of the water distribution system and "for the sale of said water system," the township gave to the company an option, under certain conditions, to buy the system at prices determined according to a formula therein provided. Some testimony was submitted at the hearing in the court below in regard to the replacement value of the sewer lines and the sanitary treatment plant in the borough. As to the latter, the court fixed the apportionable value as $55,000 which was approximately the amount testified to by two of the expert witnesses as being the estimated cost of reconstruction of the plant. On the other hand, there was testimony that the plant was in a deplorable state of disrepair so that another expert witness testified to a value of only about $19,000, an estimate based on the alleged original cost with a deduction for deterioration. A proper valuation would be the estimated reconstruction cost but with the element of depreciation and the physical condition of the plant taken into consideration, and therefore the court was in error in failing to give weight to the evidence that certain parts of the plant require repair: Borough of Hanover v. Hanover Sewer Co., 251 Pa. 95, 98, 96 A. 132, 133. When the present record is remanded it will be incumbent upon the court to take such additional testimony as may be necessary to determine the apportionable valuation as herein indicated of all the water and sewer lines in both borough and township the same as of other physical assets and properties, and to make a proper valuation of the sewage disposal plant. As to the maps, plans and specifications for which the township expended some $10,000 in connection with the construction of the water mains, they must be regarded as a part of that entire project and, if it be determined that they have any present value, an apportionment thereof must be made the same as with respect to the water system itself.

[ 375 Pa. Page 439]

A claim was presented by the Pleasant Hills Fire Company and Relief Association of Allegheny County in the sum of $9,489.98 based on the assertion that the members of the company had, by furnishing material and labor, erected the fire station and community building now situate in the borough. The court allowed this claim in the amount of $8,064.60 and accordingly deducted that amount from the value of the building for apportionment purposes. Whatever the moral obligation may be for the payment of this claim it should have been disallowed because barred by section 704 of the 1927 act which specifically provides as follows: "Three months' notice shall be given, by order of court, to all persons having claims against any of such townships, to present the same on or before the day therein named. All persons failing to present their claims shall be forever debarred from enforcing collection of the same." Proper notice by publication was given by order of court but the claim of the company was not presented until more than two years too late. The words of the section are mandatory and the court could not evade the statutory time limitation therein provided by allowing the claim to be filed nunc pro tunc.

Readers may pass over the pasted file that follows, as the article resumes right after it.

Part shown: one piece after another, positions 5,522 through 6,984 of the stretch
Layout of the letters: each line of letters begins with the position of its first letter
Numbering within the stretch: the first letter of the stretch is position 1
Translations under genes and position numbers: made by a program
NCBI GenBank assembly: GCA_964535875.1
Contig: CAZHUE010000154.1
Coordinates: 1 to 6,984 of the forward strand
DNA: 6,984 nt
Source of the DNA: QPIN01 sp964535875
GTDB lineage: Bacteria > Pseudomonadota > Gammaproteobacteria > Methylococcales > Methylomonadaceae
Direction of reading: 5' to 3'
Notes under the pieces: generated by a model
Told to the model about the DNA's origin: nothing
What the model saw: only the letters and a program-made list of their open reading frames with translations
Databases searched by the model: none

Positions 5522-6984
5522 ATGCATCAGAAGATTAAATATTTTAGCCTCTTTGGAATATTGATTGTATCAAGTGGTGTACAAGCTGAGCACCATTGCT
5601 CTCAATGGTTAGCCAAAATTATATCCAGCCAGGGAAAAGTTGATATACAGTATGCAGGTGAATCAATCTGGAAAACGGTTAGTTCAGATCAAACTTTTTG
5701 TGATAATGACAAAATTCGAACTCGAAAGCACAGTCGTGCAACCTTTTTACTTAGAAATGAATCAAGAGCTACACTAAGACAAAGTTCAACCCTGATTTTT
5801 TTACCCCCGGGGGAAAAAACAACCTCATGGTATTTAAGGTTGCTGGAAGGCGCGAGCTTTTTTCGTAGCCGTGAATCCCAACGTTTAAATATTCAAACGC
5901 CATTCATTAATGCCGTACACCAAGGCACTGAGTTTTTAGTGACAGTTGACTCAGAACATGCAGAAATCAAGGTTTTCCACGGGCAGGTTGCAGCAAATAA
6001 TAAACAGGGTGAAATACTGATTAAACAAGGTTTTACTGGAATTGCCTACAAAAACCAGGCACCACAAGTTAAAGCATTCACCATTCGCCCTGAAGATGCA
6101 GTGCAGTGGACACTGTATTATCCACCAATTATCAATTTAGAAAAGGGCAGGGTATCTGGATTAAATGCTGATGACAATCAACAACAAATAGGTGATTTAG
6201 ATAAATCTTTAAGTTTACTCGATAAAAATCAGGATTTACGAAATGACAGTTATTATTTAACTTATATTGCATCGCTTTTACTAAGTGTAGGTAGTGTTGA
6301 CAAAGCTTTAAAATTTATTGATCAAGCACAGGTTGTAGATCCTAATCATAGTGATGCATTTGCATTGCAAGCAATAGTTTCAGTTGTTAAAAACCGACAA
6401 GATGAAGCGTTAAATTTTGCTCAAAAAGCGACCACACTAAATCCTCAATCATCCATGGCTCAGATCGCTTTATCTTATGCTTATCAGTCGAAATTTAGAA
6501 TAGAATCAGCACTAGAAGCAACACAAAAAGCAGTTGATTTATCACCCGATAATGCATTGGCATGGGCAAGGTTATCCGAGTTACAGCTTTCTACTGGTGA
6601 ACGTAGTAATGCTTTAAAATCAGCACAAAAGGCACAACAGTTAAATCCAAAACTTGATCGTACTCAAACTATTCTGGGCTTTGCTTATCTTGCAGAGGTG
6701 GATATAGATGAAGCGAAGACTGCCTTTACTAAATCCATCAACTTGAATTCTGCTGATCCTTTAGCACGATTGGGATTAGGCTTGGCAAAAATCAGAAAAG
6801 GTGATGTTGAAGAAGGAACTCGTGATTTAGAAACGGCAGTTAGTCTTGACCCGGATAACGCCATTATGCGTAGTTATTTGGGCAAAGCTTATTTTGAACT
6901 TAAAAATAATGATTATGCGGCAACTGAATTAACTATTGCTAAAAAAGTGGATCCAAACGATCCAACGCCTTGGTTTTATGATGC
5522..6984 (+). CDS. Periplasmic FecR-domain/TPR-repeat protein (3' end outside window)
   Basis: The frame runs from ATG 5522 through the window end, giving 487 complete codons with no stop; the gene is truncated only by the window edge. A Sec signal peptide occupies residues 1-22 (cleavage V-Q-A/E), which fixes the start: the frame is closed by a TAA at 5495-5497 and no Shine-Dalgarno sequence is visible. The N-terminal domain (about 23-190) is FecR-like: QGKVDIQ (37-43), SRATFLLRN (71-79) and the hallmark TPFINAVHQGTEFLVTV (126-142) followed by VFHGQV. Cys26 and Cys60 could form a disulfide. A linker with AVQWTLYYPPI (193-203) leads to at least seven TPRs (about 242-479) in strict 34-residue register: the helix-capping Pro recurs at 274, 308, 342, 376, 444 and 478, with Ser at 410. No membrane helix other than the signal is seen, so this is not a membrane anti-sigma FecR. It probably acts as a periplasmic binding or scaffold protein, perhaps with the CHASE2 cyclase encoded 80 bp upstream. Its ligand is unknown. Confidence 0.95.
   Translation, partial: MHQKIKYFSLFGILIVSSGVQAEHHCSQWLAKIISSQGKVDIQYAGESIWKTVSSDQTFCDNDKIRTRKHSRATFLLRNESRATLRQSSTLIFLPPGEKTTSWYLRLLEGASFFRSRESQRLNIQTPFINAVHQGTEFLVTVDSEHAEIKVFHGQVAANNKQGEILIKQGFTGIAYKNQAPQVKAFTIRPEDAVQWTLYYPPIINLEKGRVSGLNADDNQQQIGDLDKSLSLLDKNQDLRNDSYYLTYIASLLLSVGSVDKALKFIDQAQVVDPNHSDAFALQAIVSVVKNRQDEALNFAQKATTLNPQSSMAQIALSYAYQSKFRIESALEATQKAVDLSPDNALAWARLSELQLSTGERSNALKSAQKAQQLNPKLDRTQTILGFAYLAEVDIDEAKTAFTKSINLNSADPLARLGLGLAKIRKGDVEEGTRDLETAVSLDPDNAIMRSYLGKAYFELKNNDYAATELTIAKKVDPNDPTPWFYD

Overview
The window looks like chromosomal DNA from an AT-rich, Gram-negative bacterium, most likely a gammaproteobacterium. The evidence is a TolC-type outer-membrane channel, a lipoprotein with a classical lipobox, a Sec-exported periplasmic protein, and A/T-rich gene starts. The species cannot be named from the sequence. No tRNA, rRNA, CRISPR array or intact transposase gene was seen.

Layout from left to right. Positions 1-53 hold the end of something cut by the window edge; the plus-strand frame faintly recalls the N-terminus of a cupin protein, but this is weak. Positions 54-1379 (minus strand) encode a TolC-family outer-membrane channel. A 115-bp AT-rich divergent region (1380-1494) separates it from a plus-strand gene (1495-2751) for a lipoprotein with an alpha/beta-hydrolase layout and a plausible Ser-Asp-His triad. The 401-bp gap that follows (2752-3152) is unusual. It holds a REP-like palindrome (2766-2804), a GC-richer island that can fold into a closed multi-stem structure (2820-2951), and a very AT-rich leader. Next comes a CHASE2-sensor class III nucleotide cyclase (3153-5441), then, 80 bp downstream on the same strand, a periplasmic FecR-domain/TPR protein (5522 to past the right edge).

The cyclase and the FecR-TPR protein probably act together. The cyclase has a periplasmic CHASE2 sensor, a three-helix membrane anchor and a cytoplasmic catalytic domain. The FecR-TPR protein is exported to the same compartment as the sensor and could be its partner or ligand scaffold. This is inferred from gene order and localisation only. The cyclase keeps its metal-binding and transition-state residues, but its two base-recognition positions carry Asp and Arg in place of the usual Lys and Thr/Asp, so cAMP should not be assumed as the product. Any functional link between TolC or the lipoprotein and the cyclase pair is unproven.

The township contended that its governmental control over the borough was preserved to the first Monday of January of the year 1948 by virtue of the amendment to section 211 of the 1927 Act by the Act of August 6, 1941, P.L. 881, and it claims that it rendered governmental service to the borough until that time, for which it should be compensated. The testimony, however, disclosed that elective officers of the borough, whom we declared in our former opinion in these proceedings (359 Pa. 509, 512, 513, 59 A.2d 697, 699,) to be de facto officers, actually assumed office on August 15, 1947, and thereafter it was the borough employes,

[ 375 Pa. Page 440]

    not those of the township, who performed all the necessary police duties in the borough and kept its streets in repair, for which services they were paid by the borough. The court, therefore, properly apportioned between the borough and the township only the net expenses incurred by the latter for operating the government of the borough from April 1, 1947, to August 15, 1947. Included in those expenses was an item of $2,000 paid to the township solicitor for professional services and costs advanced in resisting the borough incorporation. The borough contends that it should not be charged with any portion of that fee, but the township was wholly within its legal rights in contesting those proceedings and the payment thus made by it constituted a liability as of the date of the incorporation of the borough and was therefore properly subject to apportionment.

The record is remanded to the court below to take further testimony as herein indicated and to make a final adjudication not inconsistent with this opinion; each party to bear its own costs on this appeal.


The record is remanded to the court below to take further testimony as herein indicated and to make a final adjudication not inconsistent with this opinion; each party to bear its own costs on this appeal.